More than half of Chinese parents do not want a second child, and 25 percent remain hesitant, according to a new study that highlights the challenges facing efforts to inject new blood into an aging population.
The report, released on Thursday by the All China Women's Federation and Beijing Normal University, found that 62 percent of parents in developed regions alone are unwilling to have a second child despite their relative financial security in China.
Researchers interviewed 10,155 parents whose children are under age 15.
The parents, from 21 cities across 10 provinces, came from various economic and regional backgrounds, such as the well-off eastern and southern coastal areas, central populous regions and mountainous western areas. They included urban residents, migrant workers and rural villagers.
Yet wherever they lived, they shared four major concerns. Eighty-three percent said they did not want a second child because they feared they would be unable to get them into a kindergarten or a decent school. The other main concerns were about the quality of baby products, the environment and access to healthcare.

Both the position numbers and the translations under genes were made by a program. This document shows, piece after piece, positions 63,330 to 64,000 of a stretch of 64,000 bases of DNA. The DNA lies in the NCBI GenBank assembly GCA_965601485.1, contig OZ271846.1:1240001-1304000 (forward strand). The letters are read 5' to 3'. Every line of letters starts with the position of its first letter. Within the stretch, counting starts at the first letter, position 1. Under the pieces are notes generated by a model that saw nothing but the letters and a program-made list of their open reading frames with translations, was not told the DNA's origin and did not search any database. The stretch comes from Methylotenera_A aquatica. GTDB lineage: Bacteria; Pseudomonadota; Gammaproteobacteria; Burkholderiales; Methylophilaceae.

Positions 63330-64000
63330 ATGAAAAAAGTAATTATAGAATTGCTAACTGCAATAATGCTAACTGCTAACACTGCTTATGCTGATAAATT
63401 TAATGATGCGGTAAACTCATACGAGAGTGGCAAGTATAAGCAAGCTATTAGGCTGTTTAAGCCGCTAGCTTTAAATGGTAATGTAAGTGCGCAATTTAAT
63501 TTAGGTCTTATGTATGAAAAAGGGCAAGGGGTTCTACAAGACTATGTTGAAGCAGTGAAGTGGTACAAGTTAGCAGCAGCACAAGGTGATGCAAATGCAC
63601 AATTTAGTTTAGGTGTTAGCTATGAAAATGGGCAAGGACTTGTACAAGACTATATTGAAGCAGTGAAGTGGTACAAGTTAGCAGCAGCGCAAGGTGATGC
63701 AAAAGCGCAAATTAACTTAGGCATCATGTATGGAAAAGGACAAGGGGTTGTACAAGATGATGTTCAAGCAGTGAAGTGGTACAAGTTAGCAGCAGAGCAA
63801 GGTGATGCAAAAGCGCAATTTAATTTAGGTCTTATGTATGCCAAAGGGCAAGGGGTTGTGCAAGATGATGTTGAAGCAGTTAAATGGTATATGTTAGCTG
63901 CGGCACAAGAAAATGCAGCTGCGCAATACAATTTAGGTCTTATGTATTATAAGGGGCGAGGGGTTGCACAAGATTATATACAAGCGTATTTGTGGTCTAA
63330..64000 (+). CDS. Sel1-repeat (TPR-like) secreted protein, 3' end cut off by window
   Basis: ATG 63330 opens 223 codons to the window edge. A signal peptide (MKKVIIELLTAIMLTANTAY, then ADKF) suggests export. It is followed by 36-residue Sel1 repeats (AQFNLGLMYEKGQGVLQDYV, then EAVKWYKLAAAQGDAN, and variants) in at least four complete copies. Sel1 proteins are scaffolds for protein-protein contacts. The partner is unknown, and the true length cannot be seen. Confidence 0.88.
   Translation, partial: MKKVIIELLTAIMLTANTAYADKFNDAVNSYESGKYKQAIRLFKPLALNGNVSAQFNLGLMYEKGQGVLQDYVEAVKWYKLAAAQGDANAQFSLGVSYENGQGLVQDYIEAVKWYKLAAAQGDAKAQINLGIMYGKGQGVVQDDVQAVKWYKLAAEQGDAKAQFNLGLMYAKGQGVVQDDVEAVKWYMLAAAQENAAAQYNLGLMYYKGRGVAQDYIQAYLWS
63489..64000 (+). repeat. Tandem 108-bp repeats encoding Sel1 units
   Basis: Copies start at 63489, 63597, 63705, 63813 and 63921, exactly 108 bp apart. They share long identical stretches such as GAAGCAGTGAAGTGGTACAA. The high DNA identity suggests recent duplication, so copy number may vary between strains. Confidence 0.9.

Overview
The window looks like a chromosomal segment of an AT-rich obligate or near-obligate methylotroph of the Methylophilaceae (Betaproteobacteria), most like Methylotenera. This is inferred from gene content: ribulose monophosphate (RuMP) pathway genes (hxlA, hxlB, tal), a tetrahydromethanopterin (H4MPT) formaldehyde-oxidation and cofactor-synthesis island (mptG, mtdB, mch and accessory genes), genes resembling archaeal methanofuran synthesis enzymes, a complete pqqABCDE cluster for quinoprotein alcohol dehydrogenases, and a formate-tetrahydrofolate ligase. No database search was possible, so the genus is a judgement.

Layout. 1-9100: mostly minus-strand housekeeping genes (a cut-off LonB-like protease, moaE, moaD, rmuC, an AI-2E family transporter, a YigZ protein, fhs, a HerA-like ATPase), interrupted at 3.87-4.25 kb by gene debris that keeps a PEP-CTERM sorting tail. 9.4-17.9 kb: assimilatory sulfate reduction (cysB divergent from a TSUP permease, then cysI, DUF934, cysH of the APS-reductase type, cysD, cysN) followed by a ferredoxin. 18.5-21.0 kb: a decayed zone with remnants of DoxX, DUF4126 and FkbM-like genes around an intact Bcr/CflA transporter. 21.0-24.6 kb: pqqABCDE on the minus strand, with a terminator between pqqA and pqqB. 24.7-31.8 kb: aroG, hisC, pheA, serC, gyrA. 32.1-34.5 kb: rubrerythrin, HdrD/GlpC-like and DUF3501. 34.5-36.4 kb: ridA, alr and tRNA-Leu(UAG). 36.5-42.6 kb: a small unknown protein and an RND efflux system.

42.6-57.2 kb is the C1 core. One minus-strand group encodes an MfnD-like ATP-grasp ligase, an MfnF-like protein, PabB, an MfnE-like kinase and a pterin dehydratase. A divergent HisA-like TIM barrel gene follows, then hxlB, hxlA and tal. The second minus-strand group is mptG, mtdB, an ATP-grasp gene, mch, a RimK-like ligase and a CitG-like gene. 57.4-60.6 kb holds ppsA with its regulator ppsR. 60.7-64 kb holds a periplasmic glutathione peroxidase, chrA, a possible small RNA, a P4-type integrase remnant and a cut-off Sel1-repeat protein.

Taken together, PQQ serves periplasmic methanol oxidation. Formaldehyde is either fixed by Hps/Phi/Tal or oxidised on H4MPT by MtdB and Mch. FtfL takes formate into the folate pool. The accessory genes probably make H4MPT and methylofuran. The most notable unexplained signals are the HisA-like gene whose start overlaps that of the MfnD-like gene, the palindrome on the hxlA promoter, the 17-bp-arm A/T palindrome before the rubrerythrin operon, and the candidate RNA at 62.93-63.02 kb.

Wang Yun, a professor of child psychology at Beijing Normal University who led the research, said she was surprised to find how many people were put off by a limited access to education.
"When we began the study in April, I talked with friends and colleagues on my campus. Most seemed happy to have a second child," she said. "But maybe that's because we're a lucky group. We don't need to worry about our kids going to kindergarten or school, because the university provides that for us. Plus, as professors, we don't need to be in the office every day. That makes life easier for us, compared with many others."
Wang said the government should invest more in education and healthcare to make it more accessible for all parents who want a second child.
The China National Committee on Aging forecasts that the country will have 400 million people age 60 or older by 2033, representing a growth rate of 10 million a year. At that rate, more than one-third of the population in 2050 will be senior citizens.
To reverse the aging trend, the central government relaxed the family planning policy starting this year, allowing every family to have two children.